Why Are There So Many Nissan Leafs For Sale?

The Nissan Leaf is renowned for its pleasurable and entertaining driving experience, comforting safety features, and outstanding environmental credentials.

If you’ve been considering purchasing a used Nissan Leaf, you might be wondering why they appear to be so much less expensive than comparable electric vehicles.

Due to a subpar battery design and antiquated technology that can’t compete with more modern EVs, used Nissan Leafs are so inexpensive. Furthermore, Nissan Leafs lose up to 70% of their value in just 5 years of ownership.

Continue reading to learn if buying a used Nissan Leaf is worthwhile and how it stacks up against other vehicles in its category.

Batteries degrading

More importantly, old Nissan Leafs are particularly inexpensive since they have a bad reputation for having small, unstable batteries, which reduces their electric range. A Nissan Leaf from 2012 had a meager range of roughly 80 miles, even when it was brand-new. This figure indicates that, except from commuting, running kids to and from school, and grocery shopping, the Leaf is not very capable when compared to an equivalent gasoline car. Buyer complaints that the batteries lost capacity with time, particularly the early model years, and very fast made this problem much more serious.

You should be aware that every electric vehicle (EV) now on the road is powered by a lithium-ion battery, and that every one of them has a “battery temperature management system” to regulate the battery’s temperature. With the exception of Nissan, this is how the manufacturers always operate.

Extreme hot and cold temperatures are known to have a negative impact on a car battery’s performance and lifespan. At about 70 °F, a lithium-ion battery operates at its finest (21-degree Celsius).

While some automakers employ air-cooled batteries, some, like Tesla, use liquid-cooled batteries. In cases when it is necessary, a heater is also utilized to get the battery temperature up to where it is best for operation.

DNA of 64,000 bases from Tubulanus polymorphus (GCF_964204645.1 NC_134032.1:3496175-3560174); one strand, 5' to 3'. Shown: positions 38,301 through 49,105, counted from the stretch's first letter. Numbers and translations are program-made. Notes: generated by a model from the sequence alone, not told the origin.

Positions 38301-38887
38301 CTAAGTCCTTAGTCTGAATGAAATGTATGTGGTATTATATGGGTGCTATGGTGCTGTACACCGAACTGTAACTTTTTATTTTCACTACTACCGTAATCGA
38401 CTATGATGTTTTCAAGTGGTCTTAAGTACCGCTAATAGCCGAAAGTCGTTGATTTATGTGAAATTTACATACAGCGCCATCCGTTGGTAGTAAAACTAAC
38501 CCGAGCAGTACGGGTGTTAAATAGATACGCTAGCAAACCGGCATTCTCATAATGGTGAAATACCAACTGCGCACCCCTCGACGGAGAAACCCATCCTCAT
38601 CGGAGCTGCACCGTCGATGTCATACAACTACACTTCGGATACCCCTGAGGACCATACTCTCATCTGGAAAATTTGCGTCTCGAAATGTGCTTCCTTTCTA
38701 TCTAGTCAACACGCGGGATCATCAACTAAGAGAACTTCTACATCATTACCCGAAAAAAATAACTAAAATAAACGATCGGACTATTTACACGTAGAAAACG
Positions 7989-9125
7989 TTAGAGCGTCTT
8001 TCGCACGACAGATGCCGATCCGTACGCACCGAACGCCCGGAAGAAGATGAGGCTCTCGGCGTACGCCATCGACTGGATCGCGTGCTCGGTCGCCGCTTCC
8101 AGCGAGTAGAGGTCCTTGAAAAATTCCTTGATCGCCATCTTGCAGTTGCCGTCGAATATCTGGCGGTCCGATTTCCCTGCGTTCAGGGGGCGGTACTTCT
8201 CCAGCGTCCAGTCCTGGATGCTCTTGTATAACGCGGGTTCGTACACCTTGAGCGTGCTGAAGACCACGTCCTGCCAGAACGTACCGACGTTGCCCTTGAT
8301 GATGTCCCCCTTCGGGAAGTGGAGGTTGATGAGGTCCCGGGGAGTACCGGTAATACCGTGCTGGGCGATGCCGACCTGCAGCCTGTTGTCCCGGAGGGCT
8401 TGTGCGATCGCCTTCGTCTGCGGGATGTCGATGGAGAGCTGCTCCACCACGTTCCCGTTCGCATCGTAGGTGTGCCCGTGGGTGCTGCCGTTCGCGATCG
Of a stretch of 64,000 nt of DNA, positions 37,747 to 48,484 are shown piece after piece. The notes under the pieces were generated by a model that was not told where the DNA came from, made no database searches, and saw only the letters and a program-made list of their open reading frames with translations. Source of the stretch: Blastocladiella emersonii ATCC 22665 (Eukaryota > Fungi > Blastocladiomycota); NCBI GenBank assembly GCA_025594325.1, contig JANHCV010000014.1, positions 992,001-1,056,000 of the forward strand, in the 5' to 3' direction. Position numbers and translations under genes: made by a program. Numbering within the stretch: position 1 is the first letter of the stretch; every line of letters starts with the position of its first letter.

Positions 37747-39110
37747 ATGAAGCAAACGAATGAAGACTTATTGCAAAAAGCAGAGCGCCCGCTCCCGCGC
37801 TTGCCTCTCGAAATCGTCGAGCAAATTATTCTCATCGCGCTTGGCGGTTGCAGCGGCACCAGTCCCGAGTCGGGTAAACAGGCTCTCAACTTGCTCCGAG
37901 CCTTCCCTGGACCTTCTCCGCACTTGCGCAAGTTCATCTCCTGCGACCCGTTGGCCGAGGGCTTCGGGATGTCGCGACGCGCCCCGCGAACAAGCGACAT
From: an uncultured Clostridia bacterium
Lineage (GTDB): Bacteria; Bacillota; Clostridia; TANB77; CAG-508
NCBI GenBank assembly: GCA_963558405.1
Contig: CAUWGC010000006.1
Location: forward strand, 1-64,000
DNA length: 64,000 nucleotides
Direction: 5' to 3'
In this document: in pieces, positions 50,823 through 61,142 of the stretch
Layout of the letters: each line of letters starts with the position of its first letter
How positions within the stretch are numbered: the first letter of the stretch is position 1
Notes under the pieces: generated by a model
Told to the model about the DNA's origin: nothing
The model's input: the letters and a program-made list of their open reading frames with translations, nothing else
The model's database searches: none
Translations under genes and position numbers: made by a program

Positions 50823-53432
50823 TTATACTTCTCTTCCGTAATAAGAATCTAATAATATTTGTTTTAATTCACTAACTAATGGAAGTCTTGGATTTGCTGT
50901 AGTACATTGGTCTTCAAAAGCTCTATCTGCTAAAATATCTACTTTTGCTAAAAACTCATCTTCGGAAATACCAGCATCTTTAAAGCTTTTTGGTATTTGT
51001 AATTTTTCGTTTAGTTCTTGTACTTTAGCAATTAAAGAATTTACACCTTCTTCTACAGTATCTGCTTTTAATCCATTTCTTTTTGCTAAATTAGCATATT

Even though all batteries eventually degrade, the Nissan Leaf has no active battery cooling system, which is an issue. Nissan continues to firmly believe that heat produced while operating and charging the vehicle will naturally evaporate into the surrounding air. Therefore, the Leaf’s battery has no means of defense against extremely high or low temperatures, as well as sudden changes in weather.

As a result, compared to all of its rivals, the Nissan Leaf’s battery loses capacity far more quickly over time. Additionally, you would eventually run out of range due to the quick battery degeneration. After 6-7 years with the original battery, this will render the Leaf useless. The battery would need to be changed, but it is not inexpensive.

A Nissan Leaf’s battery replacement cost roughly $5,500 a few years ago, which was reasonable. The price to replace the batteries in a Nissan Leaf is currently $8,500, including labor, due to a price increase by Nissan. This much money should not be spent on a used car. In other words, you have to gamble with the battery’s performance, and the Nissan Leaf isn’t really a low maintenance car when you factor in the price of a new battery.

Budget Nissan Leaf Motive 1: Subsidy

Sales of the Nissan Leaf were significantly boosted by a variety of financial incentives that made them more accessible to customers. EVs are still significantly more expensive than gas-powered vehicles. Why purchase a Nissan Leaf in 2011 for $34,000 when the Honda Accord is available for over $10,000 less? After 80 miles, the Accord wouldn’t shut off on you either. In actuality, hardly any Nissan Leaf owners paid the full retail price.

In addition to low-cost leases and rebate deals, automobile owners who paid cash could also benefit from a $7,500 federal tax credit. This brought the cost of the leaf down to around $30,000, even for those who were only eligible for a portion of the $7,500 cap. Since the cars were purchased at a low cost, the depreciation isn’t as severe as it looks to be on the price tag.